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President Trump nominates Brett Kavanaugh as SCOTUS pick

President Donald Trump greets Judge Brett Kavanaugh his Supreme Court nominee, in the East Room of the White House, Monday, July 9, 2018, in Washington. (AP Photo/Evan Vucci)

President Donald Trump is proposing Brett Kavanaugh to take over for Supreme Court Justice Anthony Kennedy.

Kavanaugh was picked among a short list of finalists that also included: Raymond Kethledge, Amy Coney Barrett, and Thomas Hardiman. The 53-year-old judge has served on the Washington DC court of appeals since 2006. He worked for President George W. Bush’s administration, and also served on Kenneth Starr’s independent council that investigated President Bill Clinton.

“If confirmed by the Senate I will keep an open mind in every case,” Kavanaugh said Monday evening. “And I will always strive to preserve the Constitution of the United Sates and the American rule of law.”

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Kavanaugh said that he comes from a “vibrant” Catholic community in the Washington DC area, who do not agree on everything, but are united to serve. He said that he is proud that he has mostly employed women in his career.

“Thirty years ago President Reagan nominated Anthony Kennedy to the Supreme Court,” Kavanaugh said. “The framers established that the Constitution is designed to secure the blessings of liberty. Justice Kennedy devoted his career to securing liberty. I am deeply honored to fill his seat on the Supreme Court.”

The nomination process through Congress will now get underway. Former Washington State Attorney General Rob McKenna says that process will be quite a show.

“It’s going to be a lively several months,” McKenna told KIRO Radio’s Ron and Don. “Buy a big bucket of popcorn, and we’ll see what happens.”

Kavanaugh nominated

The appointment is an opportunity for President Trump to fundamentally transform the ideological leaning of the court in the wake of Justice Anthony Kennedy’s retirement, a common swing vote.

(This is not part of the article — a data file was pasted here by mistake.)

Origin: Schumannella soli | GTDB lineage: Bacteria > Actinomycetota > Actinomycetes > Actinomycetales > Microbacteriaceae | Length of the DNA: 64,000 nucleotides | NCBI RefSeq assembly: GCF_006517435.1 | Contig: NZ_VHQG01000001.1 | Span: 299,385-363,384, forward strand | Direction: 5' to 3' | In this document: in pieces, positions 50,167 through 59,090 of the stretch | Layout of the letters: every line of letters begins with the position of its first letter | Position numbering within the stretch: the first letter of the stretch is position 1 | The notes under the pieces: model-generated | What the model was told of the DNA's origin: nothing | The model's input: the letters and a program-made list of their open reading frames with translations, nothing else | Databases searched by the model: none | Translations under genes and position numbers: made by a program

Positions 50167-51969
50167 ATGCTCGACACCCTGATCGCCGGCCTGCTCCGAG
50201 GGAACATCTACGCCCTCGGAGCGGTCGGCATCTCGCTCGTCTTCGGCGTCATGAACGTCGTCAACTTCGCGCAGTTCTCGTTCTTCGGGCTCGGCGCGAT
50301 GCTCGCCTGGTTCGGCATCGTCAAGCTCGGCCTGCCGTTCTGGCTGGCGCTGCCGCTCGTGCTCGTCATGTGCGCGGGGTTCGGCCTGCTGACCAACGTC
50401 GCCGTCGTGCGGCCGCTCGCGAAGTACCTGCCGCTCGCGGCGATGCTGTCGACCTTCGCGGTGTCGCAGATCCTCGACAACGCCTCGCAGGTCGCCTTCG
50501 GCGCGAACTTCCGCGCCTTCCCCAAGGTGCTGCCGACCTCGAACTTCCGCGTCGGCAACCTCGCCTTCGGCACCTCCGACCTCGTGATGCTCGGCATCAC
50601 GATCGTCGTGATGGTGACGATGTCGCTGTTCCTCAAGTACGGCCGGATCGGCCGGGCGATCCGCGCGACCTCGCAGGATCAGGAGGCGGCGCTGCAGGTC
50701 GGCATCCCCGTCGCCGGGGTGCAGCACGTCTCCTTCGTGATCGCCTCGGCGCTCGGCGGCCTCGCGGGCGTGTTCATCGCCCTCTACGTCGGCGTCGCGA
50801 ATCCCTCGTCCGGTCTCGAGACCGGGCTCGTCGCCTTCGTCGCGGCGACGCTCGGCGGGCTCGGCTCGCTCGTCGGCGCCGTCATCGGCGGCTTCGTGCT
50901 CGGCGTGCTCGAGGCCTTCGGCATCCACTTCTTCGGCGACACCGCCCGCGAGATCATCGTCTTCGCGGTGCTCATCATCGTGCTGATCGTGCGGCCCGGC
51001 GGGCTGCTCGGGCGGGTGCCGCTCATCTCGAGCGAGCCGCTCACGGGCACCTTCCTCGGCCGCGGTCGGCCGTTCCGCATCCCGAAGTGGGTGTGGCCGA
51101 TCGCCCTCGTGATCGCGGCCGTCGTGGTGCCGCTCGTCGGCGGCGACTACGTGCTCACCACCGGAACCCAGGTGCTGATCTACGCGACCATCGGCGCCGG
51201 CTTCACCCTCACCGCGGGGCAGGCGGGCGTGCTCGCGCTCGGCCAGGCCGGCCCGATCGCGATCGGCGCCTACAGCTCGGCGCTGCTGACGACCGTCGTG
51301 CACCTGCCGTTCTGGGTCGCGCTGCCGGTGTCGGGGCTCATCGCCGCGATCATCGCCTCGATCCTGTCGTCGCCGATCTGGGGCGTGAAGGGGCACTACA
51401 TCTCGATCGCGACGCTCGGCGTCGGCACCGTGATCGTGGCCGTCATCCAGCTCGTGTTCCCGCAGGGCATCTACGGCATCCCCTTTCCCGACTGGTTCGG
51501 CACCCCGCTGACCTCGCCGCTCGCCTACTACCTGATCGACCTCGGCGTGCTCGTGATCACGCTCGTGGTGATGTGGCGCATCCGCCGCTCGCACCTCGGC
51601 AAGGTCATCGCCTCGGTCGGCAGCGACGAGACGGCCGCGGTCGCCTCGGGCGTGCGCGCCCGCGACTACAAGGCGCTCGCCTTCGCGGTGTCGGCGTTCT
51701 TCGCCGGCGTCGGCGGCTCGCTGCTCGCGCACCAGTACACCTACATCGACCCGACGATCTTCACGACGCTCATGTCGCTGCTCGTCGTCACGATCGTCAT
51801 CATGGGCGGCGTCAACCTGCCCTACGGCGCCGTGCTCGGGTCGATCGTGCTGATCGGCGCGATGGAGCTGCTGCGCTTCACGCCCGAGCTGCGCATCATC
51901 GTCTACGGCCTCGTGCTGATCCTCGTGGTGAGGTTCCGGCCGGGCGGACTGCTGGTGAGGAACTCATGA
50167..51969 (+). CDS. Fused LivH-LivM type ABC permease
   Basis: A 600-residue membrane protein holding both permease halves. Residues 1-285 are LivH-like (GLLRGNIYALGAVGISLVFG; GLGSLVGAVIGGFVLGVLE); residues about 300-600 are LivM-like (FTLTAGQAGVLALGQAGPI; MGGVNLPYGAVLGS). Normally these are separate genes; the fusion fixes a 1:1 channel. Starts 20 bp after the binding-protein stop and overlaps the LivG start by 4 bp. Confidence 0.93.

McKenna, it is no surprise that Kavanaugh stood out from the pack. He will be a political advantage to Trump, especially going into fall elections.

“It’s not a surprise,” McKenna told KIRO Radio’s Ron and Don. “…. He certainly was favored by groups influential in this process, like the Federalist Society. Judge Kavanaugh will be somewhat more controversial than Judge Gorsuch was … In part because there was sort of a sense that you can replace (Judge) Scalia with another Conservative, but replacing Justice Kennedy with somebody more Conservative will be more controversial.”

“Judge Kavanaugh, when he was a young lawyer, worked for Kenneth Starr during the Clinton impeachment process as one of the prosecutors, and that will be held against him by some of the Democrats,” he said. “It’s going to be very lively, fast paced and we’ll see if President Trump can hold together the Republican votes he needs and pull over some Democrats.”

CBS legal analyst Thane Rosenbaum joined Seattle’s Morning News Monday morning and said while politically contentious, the process will likely be quick as Republicans hold a slim majority in the Senate.

“It’s going to happen, and it’s going to happen faster than the Democrats would have liked,” Rosenbaum said. “I have no doubt the nominee will be appointed to the Supreme Court before the mid-term election.”

Roe v Wade, religious freedom, and other issues

Central in Democrat concerns over the nomination is how it will impact Roe v Wade, which Rosenbaum doesn’t believe will be overturned.

“I don’t know whether it will be overturned. I know people use that word. But I think they should be concerned about it being chipped away,” he said. “What you’re more likely to see in this next round is more cases decided on religious freedom and religious liberty, like the Masterpiece Cake case we just saw.”

“It’s where, yes, marriage equality is a constitutional right, but so too is religious freedom. And you can’t force a person who is opposed to marriage equality to bake a cake, to demonstrate that level of artistry on something he or she doesn’t believe in.”

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McKenna echoed Rosenbaum’s sentiment.

“I doubt that Judge Kavenaugh would vote to overturn Roe v. Wade,” McKenna said. “In fact, even he were inclined, they wouldn’t have enough votes on the court to achieve that in any case.”

Religious liberty cases will be controversial issues that Kavanaigh will likely influence.

McKenna also said that Kavanaugh will be inclined to vote in favor of religious freedom cases, such as the case of Arlene’s Flowers in Richland, Wash.

“I don’t think he is going to go back and vote to overturn the Supreme Court ruling that made same-sex marriages a constitutional right,” he said.

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